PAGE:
“Other Cosmic Microwave Background signals give us information about inflation, but this [particular type of polarization] is the strongest indicator,” explained Jon Gudmundsson GS, a physics student who has worked on both projects.
“The combination of the Planck and SPIDER data will be very powerful,” said Jones.
A national collaboration
During the next few months, the team at Princeton will finish building and collecting parts from its collaborating institutions. The physicists have been slowly accumulating different parts of the instrument, including the six detectors that collect the data and operate collectively as a state-of-the-art polarization detector, or polarimeter.
As Kermish explained, the detectors work as extremely sensitive cameras so that the light is focused onto an intricate cross-hatching of tiny antennas, which allow the team to observe how intensely the photons of light are oriented in any particular direction. The six detectors are essentially telescopes that are arranged like 1.3-meter bullets in a pistol, making the entire apparatus itself cylindrical — the size of a small cubicle.
The detectors must be kept cool as they collect data to avoid contamination data that might come from either the smallest vibrations of heat or waste particles, called phonons, coming from one detector to another. Vibrations from heat can send a false signal to the detector.
In order to lower the temperature in the apparatus, SPIDER is equipped with a main tank of very cold liquid helium. The physicists have connected another tank, which holds a substance called “superfluid helium-4” that flows like a liquid but creates no friction and can be used as an even colder bath for the detectors.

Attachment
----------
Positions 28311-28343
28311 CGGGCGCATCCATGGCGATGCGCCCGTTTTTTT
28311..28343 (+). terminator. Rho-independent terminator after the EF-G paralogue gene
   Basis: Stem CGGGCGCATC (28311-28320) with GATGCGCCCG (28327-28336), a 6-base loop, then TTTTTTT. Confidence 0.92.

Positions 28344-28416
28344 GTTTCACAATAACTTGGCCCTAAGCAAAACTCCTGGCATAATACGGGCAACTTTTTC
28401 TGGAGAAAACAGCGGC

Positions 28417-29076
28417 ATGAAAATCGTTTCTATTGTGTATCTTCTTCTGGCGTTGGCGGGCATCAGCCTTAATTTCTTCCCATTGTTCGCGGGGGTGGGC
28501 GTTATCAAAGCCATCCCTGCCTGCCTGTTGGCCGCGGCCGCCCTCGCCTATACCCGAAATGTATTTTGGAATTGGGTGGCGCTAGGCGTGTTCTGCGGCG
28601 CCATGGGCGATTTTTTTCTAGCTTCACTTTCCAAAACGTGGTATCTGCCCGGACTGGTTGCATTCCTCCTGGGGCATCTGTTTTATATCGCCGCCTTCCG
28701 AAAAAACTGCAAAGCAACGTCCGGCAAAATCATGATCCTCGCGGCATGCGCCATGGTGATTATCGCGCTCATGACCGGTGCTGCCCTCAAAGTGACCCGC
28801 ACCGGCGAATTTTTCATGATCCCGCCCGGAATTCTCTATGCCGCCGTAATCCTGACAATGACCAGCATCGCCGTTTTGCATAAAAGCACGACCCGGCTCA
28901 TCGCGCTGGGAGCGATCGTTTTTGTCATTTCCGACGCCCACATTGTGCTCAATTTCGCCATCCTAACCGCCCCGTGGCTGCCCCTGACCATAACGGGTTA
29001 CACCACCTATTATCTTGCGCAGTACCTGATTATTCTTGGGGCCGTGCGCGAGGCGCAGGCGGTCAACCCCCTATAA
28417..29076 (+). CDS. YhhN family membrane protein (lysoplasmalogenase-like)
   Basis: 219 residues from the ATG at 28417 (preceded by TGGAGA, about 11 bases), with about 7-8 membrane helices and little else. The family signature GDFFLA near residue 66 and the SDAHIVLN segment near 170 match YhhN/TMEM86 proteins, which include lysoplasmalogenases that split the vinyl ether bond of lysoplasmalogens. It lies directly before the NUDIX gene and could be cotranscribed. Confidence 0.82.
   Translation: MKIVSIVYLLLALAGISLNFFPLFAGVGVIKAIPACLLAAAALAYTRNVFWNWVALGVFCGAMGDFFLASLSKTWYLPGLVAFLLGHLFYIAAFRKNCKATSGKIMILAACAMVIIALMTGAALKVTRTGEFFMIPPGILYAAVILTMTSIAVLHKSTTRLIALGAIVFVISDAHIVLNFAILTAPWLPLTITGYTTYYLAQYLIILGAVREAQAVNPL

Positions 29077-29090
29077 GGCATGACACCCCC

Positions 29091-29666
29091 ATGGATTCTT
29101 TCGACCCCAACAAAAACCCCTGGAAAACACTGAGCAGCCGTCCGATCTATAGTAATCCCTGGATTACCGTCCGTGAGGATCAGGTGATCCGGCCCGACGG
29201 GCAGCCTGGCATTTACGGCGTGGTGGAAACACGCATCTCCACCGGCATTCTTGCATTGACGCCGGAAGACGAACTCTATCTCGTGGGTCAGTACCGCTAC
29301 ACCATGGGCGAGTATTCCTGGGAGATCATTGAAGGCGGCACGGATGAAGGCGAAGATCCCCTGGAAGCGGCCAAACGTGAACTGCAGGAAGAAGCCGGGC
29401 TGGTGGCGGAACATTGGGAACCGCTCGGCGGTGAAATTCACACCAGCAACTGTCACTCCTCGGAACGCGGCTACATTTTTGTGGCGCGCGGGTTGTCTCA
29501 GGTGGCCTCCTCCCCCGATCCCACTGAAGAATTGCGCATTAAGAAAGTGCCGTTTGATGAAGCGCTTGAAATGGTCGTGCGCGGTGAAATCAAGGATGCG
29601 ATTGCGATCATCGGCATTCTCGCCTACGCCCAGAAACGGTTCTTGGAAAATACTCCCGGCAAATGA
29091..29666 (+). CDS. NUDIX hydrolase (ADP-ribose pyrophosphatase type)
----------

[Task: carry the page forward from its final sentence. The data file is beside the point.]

The project is the result of collaboration by many University scientists, including undergraduates. Physics major Will Taylor ’14 worked in the University's machine shop this past summer, making the straw-like system that transports the liquid helium from one tank to the other. He said that he found SPIDER’s ability to push the boundaries of this type of experiment exciting. “It’s quite neat to see all of this science come together,” he added.
SPIDER will not only study the polarization of light from the early universe, but it will also collect data about light that has been polarized by dust grains, or random molecules, in the outer atmosphere, according to Dr. Aurelien Fraisse, a postdoctoral fellow in the physics department who has been working on SPIDER.
Scientists know that when light encounters a dust grain, some of the light is absorbed, but some is emitted with the same wavelengths as that coming from the Cosmic Microwave Background. But if the dust grain has a particular shape or orientation, the light shining through it will be rotated and differing amounts of light will be emitted or absorbed.
By looking at the kind of the light coming from these dust grains, physicists will be able to tell what general orientation and composition the dust grains have, according to Fraisse. Because dust in the outer atmosphere actually positions itself according to the magnetic field of the galaxy, the polarized light can inform scientists about the universe as well as the Earth’s own galaxy, the Milky Way.
As the team continues to build cables, testing equipment, thermal contacts and windows, Gudmundsson saidthat while the entire process of building SPIDER has been rewarding, they’re looking forward to collecting the data successfully and safely in Antarctica this winter.
“The best thing about it is when you get a problem that you think you can maybe solve, and you think you can solve it, and maybe someone has solved it before ... you start, and you have noidea how it’s going to come out," said Gudmundsson. "You attack it once or twice and learn from it, but after a few weeks and a lot of hard work you eventually have something that just works."
"That’s a very fulfilling experience — starting with a piece of paper and ending with a scientific instrument," he added.